Recently, I beguiled a few hours on my island by building a hurdy-gurdy.

For those of us whose only experience with the quaint musical instrument is the eponymous Donovan song, a hurdy-gurdy is a drone instrument, played by turning a crank which spins a rosined wheel over strings. The strings are moved with a series of levers or hammers to create the various tones. The rhythms are governed by how long you hold the lever and how hard you crank. It is not the weirdest of instruments I have ever seen. A recent visit to the Boston Museum of Fine Arts’ musical instrument collection yielded far more bizarre examples.

I am bemused that my instrument’s rustic folksiness is offset, as were many of the examples in Boston, by the almost rococo ornamentation of the casing. The outward aspect of the device says royal court while the sound is distinctly country dance. My version can play recognizable notes but is a shadow of the throaty warble of a true hurdy gurdy in full voice. Or maybe it is just me.

Building it, I couldn’t help but think of a family trip to Switzerland where we treated ourselves to a luncheon of traditional alpine food and entertainment. The food was cheese and potato heavy, as expected. The frivolity featured folk dances and of course alpenhorns (in miniature since the actual ones can sound for miles). But for me the most fascinating part was the music that was played on a strange assortment of household objects. There was a banner band, with different sized flags used to whoosh tunes. There were whistlers and spoon players. My favorite by far were the bowl players, who would set a coin rolling on edge down the side of a large wooden bowl and with skillful manipulation would produce a deep and eerie melody.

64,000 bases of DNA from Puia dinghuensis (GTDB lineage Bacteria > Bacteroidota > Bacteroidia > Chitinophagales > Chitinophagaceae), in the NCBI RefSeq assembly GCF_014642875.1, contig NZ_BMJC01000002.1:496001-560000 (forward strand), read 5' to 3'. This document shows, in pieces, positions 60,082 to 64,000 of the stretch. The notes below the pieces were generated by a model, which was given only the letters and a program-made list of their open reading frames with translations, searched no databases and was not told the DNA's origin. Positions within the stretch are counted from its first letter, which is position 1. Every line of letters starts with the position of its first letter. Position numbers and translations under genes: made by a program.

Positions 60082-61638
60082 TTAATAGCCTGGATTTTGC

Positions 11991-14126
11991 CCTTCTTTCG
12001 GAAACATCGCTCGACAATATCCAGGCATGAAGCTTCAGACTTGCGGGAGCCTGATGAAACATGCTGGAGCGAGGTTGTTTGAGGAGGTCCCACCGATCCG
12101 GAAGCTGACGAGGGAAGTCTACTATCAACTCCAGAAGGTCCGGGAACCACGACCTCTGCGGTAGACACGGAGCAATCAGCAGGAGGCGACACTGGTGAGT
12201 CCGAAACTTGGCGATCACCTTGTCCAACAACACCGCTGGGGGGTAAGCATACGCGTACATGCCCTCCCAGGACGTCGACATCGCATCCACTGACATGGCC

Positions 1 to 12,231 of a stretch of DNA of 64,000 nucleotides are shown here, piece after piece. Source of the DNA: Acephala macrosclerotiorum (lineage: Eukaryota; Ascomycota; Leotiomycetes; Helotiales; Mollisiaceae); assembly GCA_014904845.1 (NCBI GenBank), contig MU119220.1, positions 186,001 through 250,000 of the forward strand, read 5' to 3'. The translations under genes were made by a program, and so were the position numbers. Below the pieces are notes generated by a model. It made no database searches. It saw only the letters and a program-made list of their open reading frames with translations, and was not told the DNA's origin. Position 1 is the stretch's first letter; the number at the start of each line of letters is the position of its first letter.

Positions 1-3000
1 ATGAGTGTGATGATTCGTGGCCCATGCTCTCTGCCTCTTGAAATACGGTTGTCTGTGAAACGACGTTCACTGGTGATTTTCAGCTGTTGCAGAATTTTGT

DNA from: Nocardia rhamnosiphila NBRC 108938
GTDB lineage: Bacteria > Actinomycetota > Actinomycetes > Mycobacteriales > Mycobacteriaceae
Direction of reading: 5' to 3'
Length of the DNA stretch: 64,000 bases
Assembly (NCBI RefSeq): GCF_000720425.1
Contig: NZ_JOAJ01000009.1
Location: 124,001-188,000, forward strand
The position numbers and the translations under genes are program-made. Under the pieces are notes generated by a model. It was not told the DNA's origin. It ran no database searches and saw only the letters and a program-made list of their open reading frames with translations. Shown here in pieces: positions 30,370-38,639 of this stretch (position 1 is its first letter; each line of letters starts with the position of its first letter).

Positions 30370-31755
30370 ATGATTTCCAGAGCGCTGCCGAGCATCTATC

The first human instinct is always to make music. Something in the measured play of notes speaks to us at such a primal level that we turn any object at hand into a musical one. It may be akin to whistling past a graveyard – the ennobling force of a tune can lift even the most downtrodden heart. Was this the instinct that has led folks in New York or in Italy to come out on their balconies nightly and serenade another day, to let the world know that there is still breath in our lungs and spirit in our souls?

[This Post was adapted from a essay originally published on Facebook the day listed above]